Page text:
“We’re going to get through this together.” This let’s your friend or family member know that you’re not going anywhere, and they can be counted on through all the ups and downs.

“You’ve got this!” “The acknowledgment was the important thing when I was going through cancer,” says Lesh. “Knowing that other people cared helped me to realize that I was not alone. Something simple and positive such as ‘You’ve got this!’ is good.”

“Count on me for dinners/picking up the kids/taking you to the doctor,” Routine and daily tasks such as cooking meals, laundry, and grocery shopping can be a lot to handle when someone is going through treatment. Instead of saying, “Let me know if you need anything,” offer to do specific chores to help out. “As a dog owner, I know I feel guilty when my dog doesn’t get her walks,” says Lesh. “This could be a real weight off of someone going through treatment. Our pets are part of the family, too, and may fly under the radar when a household is dealing with cancer.”

One more thing you can do to help: sit with your friend during chemo treatments, or go to the hospital to be with family members during surgery. “My friends sat with my husband, which was so needed and I was so thankful for that,” says Ryan. “Caregivers can get lost and they need support, too.”

By Ellen Breslau
July 2015

Comments

  1. Grace Jones says:

    You are correct. The things you should say are helpful and supportive. Wendell heard all the things you shouldn’t say too. However, he deeply appreciated the concern expressed by his many friends and business colleagues. Phone calls cheered him up. Caring for him was a team effort, not only our children but our grandchildren as well often pulled night duty so the bread winners and principal care givers could sleep. We opted for Hospice in the home and I am so pleased with the kind, helpful support that group offered.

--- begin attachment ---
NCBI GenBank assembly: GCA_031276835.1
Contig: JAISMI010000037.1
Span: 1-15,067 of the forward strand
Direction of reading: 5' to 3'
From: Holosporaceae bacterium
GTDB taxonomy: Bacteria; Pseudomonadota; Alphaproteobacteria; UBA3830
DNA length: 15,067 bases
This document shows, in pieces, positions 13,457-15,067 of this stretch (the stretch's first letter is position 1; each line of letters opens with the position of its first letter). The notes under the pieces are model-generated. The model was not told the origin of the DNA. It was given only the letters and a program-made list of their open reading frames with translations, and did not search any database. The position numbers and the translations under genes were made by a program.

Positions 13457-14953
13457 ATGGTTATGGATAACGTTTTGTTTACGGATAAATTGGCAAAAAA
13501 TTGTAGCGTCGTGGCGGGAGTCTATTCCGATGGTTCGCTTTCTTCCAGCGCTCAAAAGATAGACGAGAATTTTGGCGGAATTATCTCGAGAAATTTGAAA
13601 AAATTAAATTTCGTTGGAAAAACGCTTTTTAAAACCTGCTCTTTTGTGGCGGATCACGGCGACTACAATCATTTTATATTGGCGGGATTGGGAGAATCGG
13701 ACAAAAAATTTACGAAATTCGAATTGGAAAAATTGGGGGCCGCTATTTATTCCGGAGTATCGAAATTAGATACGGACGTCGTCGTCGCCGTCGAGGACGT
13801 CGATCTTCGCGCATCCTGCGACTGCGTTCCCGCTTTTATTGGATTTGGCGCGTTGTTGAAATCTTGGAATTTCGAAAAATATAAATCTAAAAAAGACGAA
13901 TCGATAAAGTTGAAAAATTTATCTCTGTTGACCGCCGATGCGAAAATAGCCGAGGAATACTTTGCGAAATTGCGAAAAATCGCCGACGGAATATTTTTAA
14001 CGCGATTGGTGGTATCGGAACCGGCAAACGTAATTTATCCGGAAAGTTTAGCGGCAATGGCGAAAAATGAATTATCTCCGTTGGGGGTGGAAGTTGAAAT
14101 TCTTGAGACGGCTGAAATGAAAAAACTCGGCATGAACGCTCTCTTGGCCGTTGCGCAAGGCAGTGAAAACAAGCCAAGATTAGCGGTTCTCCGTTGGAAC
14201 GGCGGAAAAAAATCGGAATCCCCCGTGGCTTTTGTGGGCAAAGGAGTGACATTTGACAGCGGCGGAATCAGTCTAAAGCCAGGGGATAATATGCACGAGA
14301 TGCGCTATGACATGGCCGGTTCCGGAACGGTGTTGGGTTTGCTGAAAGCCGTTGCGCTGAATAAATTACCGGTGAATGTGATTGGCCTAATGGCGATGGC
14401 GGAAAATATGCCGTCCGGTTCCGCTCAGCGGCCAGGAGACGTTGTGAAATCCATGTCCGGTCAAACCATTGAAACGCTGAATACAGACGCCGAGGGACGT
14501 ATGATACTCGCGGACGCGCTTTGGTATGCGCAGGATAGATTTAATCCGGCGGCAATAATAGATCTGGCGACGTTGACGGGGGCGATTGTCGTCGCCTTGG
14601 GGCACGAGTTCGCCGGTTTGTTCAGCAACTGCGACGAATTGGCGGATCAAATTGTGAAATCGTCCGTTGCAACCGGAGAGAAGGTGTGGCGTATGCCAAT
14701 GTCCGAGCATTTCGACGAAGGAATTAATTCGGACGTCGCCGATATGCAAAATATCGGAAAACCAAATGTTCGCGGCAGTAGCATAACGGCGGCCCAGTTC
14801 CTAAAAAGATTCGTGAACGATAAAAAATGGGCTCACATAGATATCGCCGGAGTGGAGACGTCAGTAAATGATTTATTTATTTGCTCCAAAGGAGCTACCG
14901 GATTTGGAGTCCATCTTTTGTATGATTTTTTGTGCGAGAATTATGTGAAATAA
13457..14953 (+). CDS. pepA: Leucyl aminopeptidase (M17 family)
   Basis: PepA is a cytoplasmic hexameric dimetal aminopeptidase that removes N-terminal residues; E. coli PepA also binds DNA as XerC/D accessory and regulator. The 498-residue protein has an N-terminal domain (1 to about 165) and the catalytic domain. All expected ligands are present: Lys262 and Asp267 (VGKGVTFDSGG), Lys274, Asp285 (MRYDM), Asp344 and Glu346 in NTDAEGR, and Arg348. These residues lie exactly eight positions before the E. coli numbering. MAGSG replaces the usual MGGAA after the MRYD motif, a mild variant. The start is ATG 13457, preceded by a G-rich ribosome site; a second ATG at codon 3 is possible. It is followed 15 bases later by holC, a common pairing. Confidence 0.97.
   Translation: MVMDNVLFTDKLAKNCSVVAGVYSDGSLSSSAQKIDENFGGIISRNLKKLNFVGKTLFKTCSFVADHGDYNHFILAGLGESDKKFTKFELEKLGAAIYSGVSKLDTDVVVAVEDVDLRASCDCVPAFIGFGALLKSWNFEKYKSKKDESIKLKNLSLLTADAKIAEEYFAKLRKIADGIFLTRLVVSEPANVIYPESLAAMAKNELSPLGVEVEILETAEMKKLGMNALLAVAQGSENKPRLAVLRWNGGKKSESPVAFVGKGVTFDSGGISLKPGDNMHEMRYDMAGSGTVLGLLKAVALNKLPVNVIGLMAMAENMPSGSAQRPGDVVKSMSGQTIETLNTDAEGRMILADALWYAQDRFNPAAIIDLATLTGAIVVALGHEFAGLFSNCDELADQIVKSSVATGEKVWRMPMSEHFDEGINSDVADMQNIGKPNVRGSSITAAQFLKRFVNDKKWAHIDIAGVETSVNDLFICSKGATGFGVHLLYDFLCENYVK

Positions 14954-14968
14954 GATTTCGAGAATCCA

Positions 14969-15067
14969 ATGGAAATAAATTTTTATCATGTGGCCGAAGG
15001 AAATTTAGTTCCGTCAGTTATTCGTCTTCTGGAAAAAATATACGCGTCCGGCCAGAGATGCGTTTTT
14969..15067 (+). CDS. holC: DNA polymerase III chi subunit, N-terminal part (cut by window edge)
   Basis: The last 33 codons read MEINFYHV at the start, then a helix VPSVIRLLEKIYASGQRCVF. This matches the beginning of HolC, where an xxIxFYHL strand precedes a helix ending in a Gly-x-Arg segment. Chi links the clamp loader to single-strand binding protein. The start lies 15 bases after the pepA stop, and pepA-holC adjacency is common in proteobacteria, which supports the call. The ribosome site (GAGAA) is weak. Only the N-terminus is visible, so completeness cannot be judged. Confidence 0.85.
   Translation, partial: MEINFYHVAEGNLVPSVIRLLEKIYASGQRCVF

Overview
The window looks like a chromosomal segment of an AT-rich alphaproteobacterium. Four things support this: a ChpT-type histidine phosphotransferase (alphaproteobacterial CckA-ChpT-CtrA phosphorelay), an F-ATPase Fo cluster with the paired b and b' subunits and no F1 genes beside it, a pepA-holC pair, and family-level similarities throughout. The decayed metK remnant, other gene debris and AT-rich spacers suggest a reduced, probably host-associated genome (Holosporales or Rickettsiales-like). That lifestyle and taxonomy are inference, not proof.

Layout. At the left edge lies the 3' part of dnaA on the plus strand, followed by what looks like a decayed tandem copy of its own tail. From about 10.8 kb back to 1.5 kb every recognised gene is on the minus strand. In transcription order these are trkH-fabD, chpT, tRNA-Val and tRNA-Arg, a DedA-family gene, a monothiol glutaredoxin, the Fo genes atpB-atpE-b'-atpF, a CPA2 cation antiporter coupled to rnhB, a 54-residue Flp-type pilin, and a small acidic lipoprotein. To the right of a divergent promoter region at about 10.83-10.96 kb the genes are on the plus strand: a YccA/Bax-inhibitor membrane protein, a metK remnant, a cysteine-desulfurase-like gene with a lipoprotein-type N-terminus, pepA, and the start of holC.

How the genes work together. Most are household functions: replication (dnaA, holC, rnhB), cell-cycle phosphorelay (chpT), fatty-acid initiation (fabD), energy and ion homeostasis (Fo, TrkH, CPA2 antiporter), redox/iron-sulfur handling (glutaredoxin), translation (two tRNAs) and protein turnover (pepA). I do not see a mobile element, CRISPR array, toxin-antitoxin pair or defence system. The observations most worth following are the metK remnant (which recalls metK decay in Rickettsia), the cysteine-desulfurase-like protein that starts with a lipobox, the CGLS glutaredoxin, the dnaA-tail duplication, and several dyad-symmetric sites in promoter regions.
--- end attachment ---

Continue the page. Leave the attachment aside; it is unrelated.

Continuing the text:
2. Thank you for this amazing post. I was told the “God never gives you more than you can handle” when my sister (whom I raised as my own child) was diagnosed with primary liver cancer at the age of 15. All I could think was: so if she and I were weaker people, she wouldn’t be sick? Which, of course, makes no sense whatsoever. That phrase implies that strong people can endure cancer, and god would not ‘give’ cancer to the weak. Ridiculous.

  3. Maria Gonzalez says:

    I was diagnosed with stage 1 breast cancer in 1998. I was terrified but grew less afraid as I knew that the type of cancer I had was not likely to spread and that treatment involved radiation only.
    I went along with my life as a nurse practitioner and in 2004 started having some symptoms that were very strange as far as mets from a breast primary goes. I was diagnosed with carcinoid cancer/neuroendocrine cancer and by the time the diagnosis came, I had liver involvement and as I write this, I await yet another treatment for this cancer.
    I could not have made my life what it is without the people who have surrounded me with love and caring. We can’t do this alone and my partner is my biggest support system. He is the most amazing man I have ever met; open, kind, loving, caring, loving me through all of my fears and my conquests as I live my life a day at a time.
    I appreciate life more, know that I am here for a brief time only, and therefore, I have quality!
    Having cancer is not about the days we will live with it, but what we gain from traveling the path that this cancer brings. This includes the amazing, kind, wonderful people who are in my life and will be until I cease to be.
    I have had to tell many that hearing such thoughtless things as “cancer again?” You must be a “cancer maker”, or “all you need to do is pull yourself up by the boot straps and you will be okay!” They hear it!
    So glad I could share here. Good luck with your book and your aspirations. I look forward to reading the book!